Spanish clubs have moved into second place in the all-time UEFA Cup/UEFA Europa League ranking after Club Atlético de Madrid sealed the nation's seventh victory in the competition.
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Club Atlético de Madrid's UEFA Europa League triumph in Bucharest was the seventh for a Liga club in the competition, leaving Spain two shy of Italy's record total of nine.
Spanish clubs have enjoyed an impressive run of success in the UEFA Cup and UEFA Europa League since the turn of the century, with five victories in the past nine years. Prior to that, Spain had posted only two wins – by Real Madrid CF in the mid-80s – but with seven now they have moved clear of England and Germany into second place in the all-time ranking.
The side Atlético beat in Bucharest, Athletic Club, were the first Spanish team to contest the final in 1977 but lost to Juventus on away goals after a 2-2 aggregate draw. It took another eight years for the trophy finally to land in Spain as Real Madrid overcame Videoton FCF 3-1 on aggregate, ending their own 19-year wait for a European title. Madrid were back a year later and ensured the trophy remained at the Santiago Bernabéu as a 5-1 home win against 1. FC Köln set up a 5-3 aggregate triumph.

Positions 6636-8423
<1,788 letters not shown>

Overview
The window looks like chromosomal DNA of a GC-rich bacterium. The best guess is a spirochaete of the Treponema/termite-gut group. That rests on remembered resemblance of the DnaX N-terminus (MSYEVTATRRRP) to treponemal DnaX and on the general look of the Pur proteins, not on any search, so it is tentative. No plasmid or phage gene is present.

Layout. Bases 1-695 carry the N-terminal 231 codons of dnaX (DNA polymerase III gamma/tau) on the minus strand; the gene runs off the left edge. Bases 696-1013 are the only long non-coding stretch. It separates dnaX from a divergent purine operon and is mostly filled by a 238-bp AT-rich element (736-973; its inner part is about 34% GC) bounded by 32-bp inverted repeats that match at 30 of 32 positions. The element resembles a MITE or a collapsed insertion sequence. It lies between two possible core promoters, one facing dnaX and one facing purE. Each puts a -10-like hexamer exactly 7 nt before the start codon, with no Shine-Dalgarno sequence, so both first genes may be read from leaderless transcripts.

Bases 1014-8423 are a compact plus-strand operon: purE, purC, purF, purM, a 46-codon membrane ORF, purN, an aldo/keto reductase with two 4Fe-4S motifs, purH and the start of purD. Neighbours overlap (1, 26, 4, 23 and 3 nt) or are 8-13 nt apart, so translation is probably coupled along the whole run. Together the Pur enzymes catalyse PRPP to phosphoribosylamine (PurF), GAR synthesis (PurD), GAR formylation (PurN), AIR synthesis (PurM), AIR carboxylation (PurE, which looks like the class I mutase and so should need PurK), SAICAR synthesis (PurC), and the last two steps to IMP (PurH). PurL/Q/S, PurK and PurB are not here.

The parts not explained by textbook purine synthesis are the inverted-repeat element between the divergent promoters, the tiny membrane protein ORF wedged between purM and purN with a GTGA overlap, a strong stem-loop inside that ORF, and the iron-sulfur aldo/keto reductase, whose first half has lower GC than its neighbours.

Two years on RCD Espanyol looked poised to take the trophy to Spain again after a 3-0 first-leg win against Bayer 04 Leverkusen but they lost by the same score in Germany and succumbed 3-2 in the resulting penalty shoot-out. That marked the start of a fallow period in the UEFA Cup for Spanish sides – it was not until 2001 that there was Spanish representation in the final again in the unlikely form of Deportivo Alavés. The Basque outsiders met Liverpool FC but despite coming from behind twice, a 116th-minute golden goal – put into his own net by full-back Delfi Gelí – resulted in a 5-4 reverse.
In 2004 Valencia CF finally became the second Spanish club to get their hands on the prize – 18 years after the first – with a 2-0 success against Olympique de Marseille. Sevilla FC followed suit in 2006 by overwhelming Middlesbrough FC 4-0 in Eindhoven and Juande Ramos's men repeated the feat 12 months later. This time their victims were Espanyol in the first all-Spanish final at Hampden Park, the Andalusian club prevailing 3-1 on penalties after a 2-2 draw.
As the fourth Spanish winners, Atlético had their name etched into the trophy in 2010 when beating Fulham FC 2-1 in Hamburg in the first final of the rebranded UEFA Europa League. Now they have done it again, joining Real Madrid and Sevilla on two wins apiece.